Pressure from the grass roots will be irresistible. The cause here is not Harry Reid or even just Mitch McConnell, it’s the fanatical rejection of any and all comity, collaboration or compromise by Republicans. They’ve become nothing but obstructionist, so yes, the filibuster will go because that’s the kind of work-around that happens when one party abandons all pretense of giving a shit about the country.

    24
  3. Teve says:

    @Michael Reynolds: yeah, when you’re in the middle of a financial calamity unseen in 70 years, and the leader of the Republicans can admit that their number one goal at that moment is wrecking the president, you have to take away whatever enables them to do that.

    15
  4. Kylopod says:

    @Michael Reynolds:

    What Democrats from red states? Doug Jones? It’ll be a surprise to all of us if he’s still around come November. So, it’s Joe Manchin.

    For Dems to capture the Senate this year, they’re going to need to pick up seats in red-leaning states. Defeating Gardner in CO and Collins in ME are probably must-wins but not enough to push Dems over the top; to do so, assuming Doug Jones loses, they’d need to flip at least one of the following states: NC, IA, and MT. And frankly I’m not even sure Sinema would play ball; since entering office she’s built up a record as the Senate’s second-most conservative Dem, right after Manchin. Who knows how Kelly will vote, if he win’s AZ’s other seat.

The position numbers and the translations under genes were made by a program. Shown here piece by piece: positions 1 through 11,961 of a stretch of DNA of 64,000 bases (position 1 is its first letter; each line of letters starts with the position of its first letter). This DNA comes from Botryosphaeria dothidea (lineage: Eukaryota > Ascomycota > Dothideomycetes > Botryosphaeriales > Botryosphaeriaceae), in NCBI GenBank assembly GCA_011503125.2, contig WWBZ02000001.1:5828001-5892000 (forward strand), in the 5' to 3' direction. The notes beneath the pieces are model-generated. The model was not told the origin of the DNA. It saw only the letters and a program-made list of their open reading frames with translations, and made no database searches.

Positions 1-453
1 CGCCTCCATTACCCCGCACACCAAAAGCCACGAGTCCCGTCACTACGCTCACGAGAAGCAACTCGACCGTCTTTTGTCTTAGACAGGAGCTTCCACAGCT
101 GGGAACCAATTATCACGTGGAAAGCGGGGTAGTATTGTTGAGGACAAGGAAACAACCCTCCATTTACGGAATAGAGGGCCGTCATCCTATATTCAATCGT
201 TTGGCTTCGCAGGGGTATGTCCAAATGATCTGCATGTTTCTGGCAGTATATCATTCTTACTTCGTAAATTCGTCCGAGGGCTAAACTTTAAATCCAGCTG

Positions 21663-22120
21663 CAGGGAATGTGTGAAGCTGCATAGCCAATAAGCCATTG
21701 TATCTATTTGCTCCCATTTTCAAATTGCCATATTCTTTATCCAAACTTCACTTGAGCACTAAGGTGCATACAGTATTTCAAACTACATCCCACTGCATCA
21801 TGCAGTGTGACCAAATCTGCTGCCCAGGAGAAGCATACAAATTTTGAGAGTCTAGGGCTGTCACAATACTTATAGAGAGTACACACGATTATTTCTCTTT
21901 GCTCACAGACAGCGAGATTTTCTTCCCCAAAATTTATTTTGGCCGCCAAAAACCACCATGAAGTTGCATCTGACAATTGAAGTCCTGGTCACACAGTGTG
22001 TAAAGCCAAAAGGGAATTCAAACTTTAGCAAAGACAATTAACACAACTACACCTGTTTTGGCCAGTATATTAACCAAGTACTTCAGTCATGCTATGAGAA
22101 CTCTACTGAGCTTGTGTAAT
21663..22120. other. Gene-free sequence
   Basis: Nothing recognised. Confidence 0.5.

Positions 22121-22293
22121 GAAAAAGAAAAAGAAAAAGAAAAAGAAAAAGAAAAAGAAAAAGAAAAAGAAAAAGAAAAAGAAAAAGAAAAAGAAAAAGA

2
  5. Michael Reynolds says:

    @Kylopod:
    The filibuster will not be an issue in Senatorial re-election campaigns six years from now. About a hundred other things might be, but not the filibuster.

    5
  6. Michael Reynolds says:

    BTW here’s a useful thing for a post-filibuster Senate to consider: statehood for the District and Puerto Rico. That would ease some of our our Goobercentricity*.

    *Totally is a word. Now.

    10
  7. James Joyner says:

    @Michael Reynolds:

    What Democrats from red states? Doug Jones? It’ll be a surprise to all of us if he’s still around come November. So, it’s Joe Manchin.

    The only way the Democrats take 51 Senate seats is to knock off some incumbents in red states. Say, Bullock taking Montana, Bollier taking Kansas, Greenfield knocking off Ernst in Iowa, etc.

    2
  8. Kathy says:

    Well, the Senate filibuster is not law, but a Senate rule, a norm.

    We know what respect Republicans hold for long-standing norms when they get in their way.

    9
  9. Liberal Capitalist says:

    @Michael Reynolds:

    That would ease some of our our Goobercentricity

    If this were the 70’s and you were to wordsmith that to describe the well-intentioned good-hearted country bumpkins that, due to educational challenges, may vote against their own best interests, I would agree that it is a perfectly cromulent word.